The Effects of Pancreatic Microcirculatory Disturbances on Histopathologic Tissue Damage and the Outcome in Severe Acute Pancreatitis

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Severe acute pancreatitis is an inflammatory disease of the pancreas with a high morbidity and mortality. To date, no causal treatment is known. The aim of the present study was to analyze the impact of pancreatic microcirculatory disturbances in severe acute pancreatitis and to correlate the effects with histopathologic tissue damage and outcome.


Severe acute pancreatitis was induced in 129 pigs by injection of glycodeoxycholic acid into the pancreatic duct. Pancreatic microcirculation, pancreatic tissue oxygenation, histopathologic tissue damage, and survival were measured and analyzed.


Our study demonstrates a strong correlation between pancreatic microcirculatory disturbances and histopathologic tissue damage (r = 0.728; P < 0.001). Furthermore, we showed a strong correlation between tissue oxygenation and the severity of the pancreatitis according to an established porcine pancreatitis score (r = 0.694; P < 0.001). In addition, disturbances of the pancreatic microcirculation were shown to be associated with an increased mortality rate in severe acute pancreatitis.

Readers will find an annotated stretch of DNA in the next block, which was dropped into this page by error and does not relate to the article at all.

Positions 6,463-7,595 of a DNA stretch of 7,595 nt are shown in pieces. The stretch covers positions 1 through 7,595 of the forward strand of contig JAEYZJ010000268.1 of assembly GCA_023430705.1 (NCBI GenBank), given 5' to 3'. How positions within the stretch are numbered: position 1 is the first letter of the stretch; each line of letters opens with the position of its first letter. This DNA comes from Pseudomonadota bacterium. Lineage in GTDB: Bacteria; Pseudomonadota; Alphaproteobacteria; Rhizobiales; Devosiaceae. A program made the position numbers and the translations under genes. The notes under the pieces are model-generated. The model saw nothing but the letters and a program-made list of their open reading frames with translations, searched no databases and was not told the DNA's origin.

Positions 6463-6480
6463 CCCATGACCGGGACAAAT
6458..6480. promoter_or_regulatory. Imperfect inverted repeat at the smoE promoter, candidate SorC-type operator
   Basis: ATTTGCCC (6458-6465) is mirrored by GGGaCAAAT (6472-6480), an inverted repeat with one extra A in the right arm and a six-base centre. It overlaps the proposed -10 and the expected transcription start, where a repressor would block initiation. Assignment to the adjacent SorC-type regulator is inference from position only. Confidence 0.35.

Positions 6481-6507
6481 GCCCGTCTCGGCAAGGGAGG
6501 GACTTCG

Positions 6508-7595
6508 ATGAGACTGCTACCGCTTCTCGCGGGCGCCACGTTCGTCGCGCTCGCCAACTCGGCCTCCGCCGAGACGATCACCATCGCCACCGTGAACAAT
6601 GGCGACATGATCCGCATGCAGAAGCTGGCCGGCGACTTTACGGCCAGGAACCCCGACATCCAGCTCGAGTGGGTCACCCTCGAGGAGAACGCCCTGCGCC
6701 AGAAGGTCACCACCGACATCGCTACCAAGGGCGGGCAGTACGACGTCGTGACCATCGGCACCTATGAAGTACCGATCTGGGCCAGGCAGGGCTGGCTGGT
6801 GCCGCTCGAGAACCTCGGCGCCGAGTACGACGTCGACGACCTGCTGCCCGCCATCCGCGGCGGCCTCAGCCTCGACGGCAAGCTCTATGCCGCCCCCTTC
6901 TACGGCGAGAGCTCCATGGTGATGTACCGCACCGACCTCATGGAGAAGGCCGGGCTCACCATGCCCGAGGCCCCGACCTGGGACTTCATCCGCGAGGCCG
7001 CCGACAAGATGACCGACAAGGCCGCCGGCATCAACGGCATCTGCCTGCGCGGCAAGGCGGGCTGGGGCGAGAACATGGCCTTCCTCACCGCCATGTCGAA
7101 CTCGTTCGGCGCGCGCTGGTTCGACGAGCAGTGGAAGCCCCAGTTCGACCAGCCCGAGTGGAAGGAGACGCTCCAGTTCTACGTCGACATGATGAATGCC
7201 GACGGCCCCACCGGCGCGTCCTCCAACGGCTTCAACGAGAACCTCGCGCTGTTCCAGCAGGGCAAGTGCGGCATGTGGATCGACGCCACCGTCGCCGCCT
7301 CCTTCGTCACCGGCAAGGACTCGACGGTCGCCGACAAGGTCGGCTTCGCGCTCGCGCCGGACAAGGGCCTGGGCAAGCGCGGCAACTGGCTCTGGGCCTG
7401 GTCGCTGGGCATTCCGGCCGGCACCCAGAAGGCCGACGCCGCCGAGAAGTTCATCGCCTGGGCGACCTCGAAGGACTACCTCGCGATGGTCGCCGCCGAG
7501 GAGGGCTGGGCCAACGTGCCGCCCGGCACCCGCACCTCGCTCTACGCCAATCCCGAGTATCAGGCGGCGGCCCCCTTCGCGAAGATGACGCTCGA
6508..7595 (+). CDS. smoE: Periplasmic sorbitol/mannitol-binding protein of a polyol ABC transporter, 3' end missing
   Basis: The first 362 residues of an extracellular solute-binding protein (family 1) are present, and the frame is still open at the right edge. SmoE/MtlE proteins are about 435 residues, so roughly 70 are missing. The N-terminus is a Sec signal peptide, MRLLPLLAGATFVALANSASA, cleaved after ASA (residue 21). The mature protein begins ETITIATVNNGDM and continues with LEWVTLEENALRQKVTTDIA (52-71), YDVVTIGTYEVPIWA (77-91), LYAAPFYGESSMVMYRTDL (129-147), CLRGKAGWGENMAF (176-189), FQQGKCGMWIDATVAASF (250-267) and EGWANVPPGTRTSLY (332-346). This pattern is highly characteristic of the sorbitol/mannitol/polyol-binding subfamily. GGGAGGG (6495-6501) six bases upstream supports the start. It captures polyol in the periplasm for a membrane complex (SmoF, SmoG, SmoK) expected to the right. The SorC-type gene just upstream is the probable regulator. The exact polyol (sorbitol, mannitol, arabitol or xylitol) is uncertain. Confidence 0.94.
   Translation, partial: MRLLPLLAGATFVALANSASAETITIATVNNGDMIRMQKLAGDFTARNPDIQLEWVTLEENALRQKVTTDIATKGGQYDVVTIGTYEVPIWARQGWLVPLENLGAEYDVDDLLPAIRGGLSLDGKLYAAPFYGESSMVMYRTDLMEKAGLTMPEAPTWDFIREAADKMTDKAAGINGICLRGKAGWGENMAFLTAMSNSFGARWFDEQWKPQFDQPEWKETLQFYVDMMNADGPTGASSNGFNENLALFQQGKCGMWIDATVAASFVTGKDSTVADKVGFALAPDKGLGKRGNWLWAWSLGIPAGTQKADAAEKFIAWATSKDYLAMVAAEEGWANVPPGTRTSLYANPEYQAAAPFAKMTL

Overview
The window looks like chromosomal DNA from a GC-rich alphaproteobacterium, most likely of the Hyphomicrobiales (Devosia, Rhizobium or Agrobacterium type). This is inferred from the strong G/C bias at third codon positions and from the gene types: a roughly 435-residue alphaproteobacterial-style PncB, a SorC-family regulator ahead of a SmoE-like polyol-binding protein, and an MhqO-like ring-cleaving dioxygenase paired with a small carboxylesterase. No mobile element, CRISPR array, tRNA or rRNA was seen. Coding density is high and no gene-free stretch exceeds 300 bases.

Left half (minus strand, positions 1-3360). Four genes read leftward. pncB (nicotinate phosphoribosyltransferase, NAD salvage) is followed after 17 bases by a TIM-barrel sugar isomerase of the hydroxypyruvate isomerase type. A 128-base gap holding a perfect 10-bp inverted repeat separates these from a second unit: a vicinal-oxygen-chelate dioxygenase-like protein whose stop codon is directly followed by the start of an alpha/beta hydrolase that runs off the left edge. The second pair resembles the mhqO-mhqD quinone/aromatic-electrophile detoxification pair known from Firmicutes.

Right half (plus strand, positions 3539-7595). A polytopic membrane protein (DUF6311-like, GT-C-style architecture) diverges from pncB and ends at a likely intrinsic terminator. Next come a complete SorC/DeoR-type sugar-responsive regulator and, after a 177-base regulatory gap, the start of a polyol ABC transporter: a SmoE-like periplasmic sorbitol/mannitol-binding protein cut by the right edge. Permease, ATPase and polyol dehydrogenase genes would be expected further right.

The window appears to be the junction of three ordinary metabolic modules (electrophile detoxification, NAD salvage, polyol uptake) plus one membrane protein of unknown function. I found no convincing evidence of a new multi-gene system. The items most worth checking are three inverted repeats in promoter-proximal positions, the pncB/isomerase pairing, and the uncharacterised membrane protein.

We found that pancreatic microcirculatory disturbances have significant effects on histopathologic tissue damage and the outcome of severe acute pancreatitis. For a better survival of severe acute pancreatitis, the treatment should focus on an improvement of pancreatic microcirculation.

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